LCOE, or levelized cost of energy is a term which describes the cost of the power produced by solar over a period of time, typically the warranted life of the system. By purchasing solar you are essentially creating a hedge against rising utility costs by fixing the per kWh rate at a known cost.
Please note: This simple calculation does not take into account NPV (net present value) which is a critical component in calculating true LCOE. To dig into the details in greater detail, read this fantastic article from SolarPowerWorld.
Another term used to describe LCOE is the kWh price over the life the system. Here's another great article on about LCOE from NREL.
A simple way to look at LCOE is that it is a measure of the cost of power. Essentially, you're just breaking down the cost of solar into the same terms that you pay on electric bill every month. i.e. cost per kWh.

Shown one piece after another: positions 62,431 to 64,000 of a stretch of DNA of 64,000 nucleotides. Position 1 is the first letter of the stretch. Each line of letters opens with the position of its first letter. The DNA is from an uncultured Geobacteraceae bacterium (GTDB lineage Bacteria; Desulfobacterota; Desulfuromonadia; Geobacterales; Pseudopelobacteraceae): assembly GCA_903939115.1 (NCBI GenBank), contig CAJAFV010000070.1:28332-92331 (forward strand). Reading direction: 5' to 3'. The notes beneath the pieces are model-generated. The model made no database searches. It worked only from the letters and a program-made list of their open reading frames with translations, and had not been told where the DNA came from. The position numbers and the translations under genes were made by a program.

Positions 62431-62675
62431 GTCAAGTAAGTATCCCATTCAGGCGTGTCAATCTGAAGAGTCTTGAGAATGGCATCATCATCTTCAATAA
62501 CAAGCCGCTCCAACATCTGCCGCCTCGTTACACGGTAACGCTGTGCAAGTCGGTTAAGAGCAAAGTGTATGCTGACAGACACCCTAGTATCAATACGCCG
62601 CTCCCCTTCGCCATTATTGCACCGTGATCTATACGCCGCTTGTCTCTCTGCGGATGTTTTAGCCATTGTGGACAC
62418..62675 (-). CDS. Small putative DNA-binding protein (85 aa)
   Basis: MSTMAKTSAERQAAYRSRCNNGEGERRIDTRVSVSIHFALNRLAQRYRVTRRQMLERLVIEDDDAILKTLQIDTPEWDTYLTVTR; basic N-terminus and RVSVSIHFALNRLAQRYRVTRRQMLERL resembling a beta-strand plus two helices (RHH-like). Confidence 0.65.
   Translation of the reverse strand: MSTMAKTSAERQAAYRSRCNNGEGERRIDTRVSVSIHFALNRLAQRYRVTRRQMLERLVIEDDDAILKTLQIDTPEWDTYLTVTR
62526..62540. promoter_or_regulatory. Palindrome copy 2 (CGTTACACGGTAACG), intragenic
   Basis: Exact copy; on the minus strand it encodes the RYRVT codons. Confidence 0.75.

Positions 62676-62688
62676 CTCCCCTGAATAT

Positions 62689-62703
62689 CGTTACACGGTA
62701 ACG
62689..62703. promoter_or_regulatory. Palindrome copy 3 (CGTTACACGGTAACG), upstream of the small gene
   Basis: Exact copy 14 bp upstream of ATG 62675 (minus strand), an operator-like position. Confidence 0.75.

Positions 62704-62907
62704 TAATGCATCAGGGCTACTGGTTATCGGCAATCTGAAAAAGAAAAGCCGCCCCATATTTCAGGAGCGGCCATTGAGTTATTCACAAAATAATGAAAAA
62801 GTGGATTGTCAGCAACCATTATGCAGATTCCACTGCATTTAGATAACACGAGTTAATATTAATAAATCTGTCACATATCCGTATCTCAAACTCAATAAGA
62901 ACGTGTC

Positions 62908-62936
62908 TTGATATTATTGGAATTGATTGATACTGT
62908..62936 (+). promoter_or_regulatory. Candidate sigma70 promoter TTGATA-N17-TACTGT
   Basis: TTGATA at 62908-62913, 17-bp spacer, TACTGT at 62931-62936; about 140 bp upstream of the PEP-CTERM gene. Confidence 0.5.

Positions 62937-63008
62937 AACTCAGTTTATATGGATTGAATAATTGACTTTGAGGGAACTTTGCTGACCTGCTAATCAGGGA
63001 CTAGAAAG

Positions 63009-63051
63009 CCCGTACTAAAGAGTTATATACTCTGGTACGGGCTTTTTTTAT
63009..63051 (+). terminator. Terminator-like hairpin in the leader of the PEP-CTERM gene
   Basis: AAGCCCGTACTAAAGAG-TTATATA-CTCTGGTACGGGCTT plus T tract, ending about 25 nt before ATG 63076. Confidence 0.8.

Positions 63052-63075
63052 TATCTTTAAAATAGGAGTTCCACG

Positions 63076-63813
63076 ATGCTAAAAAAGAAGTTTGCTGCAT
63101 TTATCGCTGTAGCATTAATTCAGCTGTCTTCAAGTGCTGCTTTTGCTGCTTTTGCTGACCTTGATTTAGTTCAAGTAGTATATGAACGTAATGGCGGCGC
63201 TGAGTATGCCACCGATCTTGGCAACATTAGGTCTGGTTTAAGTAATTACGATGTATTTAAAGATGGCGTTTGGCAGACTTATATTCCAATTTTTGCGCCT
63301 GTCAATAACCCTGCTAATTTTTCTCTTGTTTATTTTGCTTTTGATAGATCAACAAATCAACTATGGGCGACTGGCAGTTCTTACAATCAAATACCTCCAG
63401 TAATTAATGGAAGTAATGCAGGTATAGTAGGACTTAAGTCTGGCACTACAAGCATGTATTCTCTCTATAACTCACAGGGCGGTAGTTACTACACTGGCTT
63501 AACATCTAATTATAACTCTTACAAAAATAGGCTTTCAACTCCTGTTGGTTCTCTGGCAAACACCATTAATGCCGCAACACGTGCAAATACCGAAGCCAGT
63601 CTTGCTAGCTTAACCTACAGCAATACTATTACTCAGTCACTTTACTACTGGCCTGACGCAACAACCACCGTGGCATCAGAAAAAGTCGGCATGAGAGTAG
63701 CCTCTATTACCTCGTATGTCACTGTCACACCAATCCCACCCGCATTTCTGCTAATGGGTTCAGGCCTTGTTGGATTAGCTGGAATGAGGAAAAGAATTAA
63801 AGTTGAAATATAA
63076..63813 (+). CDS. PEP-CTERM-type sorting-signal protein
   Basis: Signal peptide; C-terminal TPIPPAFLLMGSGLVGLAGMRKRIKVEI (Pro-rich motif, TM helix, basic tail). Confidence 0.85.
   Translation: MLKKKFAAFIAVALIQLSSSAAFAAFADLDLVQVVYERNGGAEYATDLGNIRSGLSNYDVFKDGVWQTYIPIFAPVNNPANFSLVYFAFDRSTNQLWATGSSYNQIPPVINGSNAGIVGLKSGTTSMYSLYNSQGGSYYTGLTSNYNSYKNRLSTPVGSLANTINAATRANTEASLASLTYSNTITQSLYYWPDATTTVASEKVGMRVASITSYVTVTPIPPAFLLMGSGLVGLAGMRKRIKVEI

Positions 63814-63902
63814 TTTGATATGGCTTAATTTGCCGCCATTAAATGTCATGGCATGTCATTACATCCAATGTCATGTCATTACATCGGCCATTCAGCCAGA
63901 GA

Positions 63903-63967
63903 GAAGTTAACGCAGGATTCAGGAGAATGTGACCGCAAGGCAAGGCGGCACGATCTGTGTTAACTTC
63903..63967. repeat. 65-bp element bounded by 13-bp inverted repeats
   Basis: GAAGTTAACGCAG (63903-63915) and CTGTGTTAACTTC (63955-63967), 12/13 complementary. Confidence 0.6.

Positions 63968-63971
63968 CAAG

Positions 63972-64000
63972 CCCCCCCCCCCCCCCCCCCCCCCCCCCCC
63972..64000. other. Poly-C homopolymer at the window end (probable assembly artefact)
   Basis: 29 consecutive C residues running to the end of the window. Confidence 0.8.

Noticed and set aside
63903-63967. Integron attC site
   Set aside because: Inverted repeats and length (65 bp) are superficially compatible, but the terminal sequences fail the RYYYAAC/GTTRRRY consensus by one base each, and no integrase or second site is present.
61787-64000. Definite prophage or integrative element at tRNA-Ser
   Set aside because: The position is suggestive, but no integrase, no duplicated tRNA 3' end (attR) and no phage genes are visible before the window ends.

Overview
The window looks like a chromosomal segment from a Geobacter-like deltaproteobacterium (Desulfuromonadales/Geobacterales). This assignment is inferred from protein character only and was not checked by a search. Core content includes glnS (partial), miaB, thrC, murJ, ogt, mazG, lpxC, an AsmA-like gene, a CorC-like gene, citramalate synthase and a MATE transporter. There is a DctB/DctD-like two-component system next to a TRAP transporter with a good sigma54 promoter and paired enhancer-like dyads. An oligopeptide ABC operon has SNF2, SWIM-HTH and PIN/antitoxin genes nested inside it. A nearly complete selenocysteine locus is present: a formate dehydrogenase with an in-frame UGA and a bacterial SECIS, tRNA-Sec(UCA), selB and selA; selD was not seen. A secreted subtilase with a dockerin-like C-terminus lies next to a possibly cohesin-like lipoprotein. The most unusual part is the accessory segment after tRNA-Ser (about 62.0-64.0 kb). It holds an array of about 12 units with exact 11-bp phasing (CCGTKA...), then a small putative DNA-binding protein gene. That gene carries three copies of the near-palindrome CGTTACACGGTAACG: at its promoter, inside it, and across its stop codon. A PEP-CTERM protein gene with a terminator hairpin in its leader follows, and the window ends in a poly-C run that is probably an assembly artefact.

Calculating LCOE requires knowing two key variables:
- All-in cost for the system. This should include financing costs and deduct any incentives received, such as tax credits and deprecation.
- How much power will the solar array produce over the period you wish to calculate LCOE? (We suggest using the warranted period, 25 years)
Here's an example of how to calculate simple LCOE:
First, figure out your COSTS:
Total System Cost: $125,000 (50 kW solar system)
Less Tax Benefits: -$75,000
NET COST: $50,000
Next, figure out the system production over the period you wish to calculate LCOE for. We'll use the 25 year warranty period:
kWh Produced Annually less degraded production over 25 Years (NOTE: All of the estimates we create include degradation over the warranted period)
62,500 kWh / Year
62,500 * 25 = 1,562,500 kWh / 25 Years = TOTAL kWh Produced Over 25 Years:
Next, figure LCOE by dividing the NET SYSTEM COST by the TOTAL kWh PRODUCED OVER 25 YEARS
Net Cost: $50,000 / 1,562,500 = .032 kWh
Not too shabby. 3.2 cents per kWh! That looks pretty good compared to one of the largest utilities in Iowa's rate of 14.5 cents / kWh!